I could have mentioned Trace or ActScene or even imo their best player in Loray as the key player but I give HooN the nod as AhQ Korea’s key player for success. HooN is a player that has a lot to prove. From being released on the Najin Shield team to becoming the Captain of this new born team is no doubt a daunting task. As the oldest member of the team, HooN will not only have to provide in-game guidance but also guidance outside of the game to the other members since managing mental states is also a huge part of professional gaming. Aside from these responsibilities HooN will be expected to compete with other monsters in the midlane and none of them at this point are considered to be below HooN in skills. Form HooN and all of AhQ Korea, this tournament will be an important one to prove that they are for real and one of the contenders in the deep Korean region.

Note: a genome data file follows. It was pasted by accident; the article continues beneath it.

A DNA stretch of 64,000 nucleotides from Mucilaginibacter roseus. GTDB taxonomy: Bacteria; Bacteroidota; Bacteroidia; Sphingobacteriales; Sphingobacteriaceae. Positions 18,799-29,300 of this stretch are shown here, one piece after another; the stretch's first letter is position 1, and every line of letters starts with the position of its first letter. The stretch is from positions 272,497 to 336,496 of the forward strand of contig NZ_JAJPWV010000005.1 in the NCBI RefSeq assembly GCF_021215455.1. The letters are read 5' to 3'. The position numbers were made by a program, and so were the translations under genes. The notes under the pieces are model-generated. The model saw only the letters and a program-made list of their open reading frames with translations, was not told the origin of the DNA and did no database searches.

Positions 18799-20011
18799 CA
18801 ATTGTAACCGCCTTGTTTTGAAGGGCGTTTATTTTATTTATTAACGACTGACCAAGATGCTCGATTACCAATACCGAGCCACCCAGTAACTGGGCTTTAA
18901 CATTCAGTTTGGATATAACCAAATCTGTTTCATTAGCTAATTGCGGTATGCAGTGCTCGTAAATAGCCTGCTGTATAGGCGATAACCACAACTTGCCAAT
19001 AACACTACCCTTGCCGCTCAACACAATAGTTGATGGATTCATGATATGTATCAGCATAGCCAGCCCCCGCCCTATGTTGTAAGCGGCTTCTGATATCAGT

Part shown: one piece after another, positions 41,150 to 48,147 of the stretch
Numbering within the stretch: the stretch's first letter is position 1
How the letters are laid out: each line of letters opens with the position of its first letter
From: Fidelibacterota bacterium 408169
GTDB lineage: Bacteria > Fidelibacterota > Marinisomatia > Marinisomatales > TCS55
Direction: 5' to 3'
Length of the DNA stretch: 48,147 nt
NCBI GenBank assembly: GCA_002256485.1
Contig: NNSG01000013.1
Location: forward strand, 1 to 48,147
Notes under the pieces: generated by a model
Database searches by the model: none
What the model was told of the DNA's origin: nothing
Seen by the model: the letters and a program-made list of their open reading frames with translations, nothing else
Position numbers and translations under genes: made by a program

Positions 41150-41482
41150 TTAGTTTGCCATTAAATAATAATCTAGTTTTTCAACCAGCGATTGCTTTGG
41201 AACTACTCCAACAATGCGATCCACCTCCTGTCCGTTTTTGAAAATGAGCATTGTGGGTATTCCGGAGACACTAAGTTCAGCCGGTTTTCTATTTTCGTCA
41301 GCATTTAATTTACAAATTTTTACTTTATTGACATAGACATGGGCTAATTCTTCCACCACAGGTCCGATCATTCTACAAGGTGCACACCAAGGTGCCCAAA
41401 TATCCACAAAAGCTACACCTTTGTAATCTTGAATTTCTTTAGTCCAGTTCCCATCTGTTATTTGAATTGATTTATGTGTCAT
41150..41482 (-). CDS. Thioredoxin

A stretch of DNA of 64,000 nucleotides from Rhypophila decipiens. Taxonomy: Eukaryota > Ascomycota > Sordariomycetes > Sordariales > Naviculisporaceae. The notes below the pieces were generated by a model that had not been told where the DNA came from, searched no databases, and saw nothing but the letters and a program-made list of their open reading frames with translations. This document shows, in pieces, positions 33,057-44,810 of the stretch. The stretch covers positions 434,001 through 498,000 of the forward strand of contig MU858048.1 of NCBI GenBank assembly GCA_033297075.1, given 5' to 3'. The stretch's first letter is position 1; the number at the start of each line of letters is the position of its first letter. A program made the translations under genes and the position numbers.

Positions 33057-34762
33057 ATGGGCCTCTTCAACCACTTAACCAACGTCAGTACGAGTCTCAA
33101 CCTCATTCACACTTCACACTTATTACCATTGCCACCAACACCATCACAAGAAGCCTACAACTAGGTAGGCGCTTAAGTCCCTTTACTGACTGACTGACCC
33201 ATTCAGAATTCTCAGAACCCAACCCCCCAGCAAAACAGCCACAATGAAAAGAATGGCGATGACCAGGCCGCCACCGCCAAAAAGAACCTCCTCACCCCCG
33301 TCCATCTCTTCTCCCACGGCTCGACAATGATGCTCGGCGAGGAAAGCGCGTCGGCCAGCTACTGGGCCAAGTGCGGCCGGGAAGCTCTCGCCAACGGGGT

Season expectations 

I consider AhQ as the weakest out of the twelve until they prove otherwise. So unless something happens I expect them to be top 4 in the NLB at season’s end.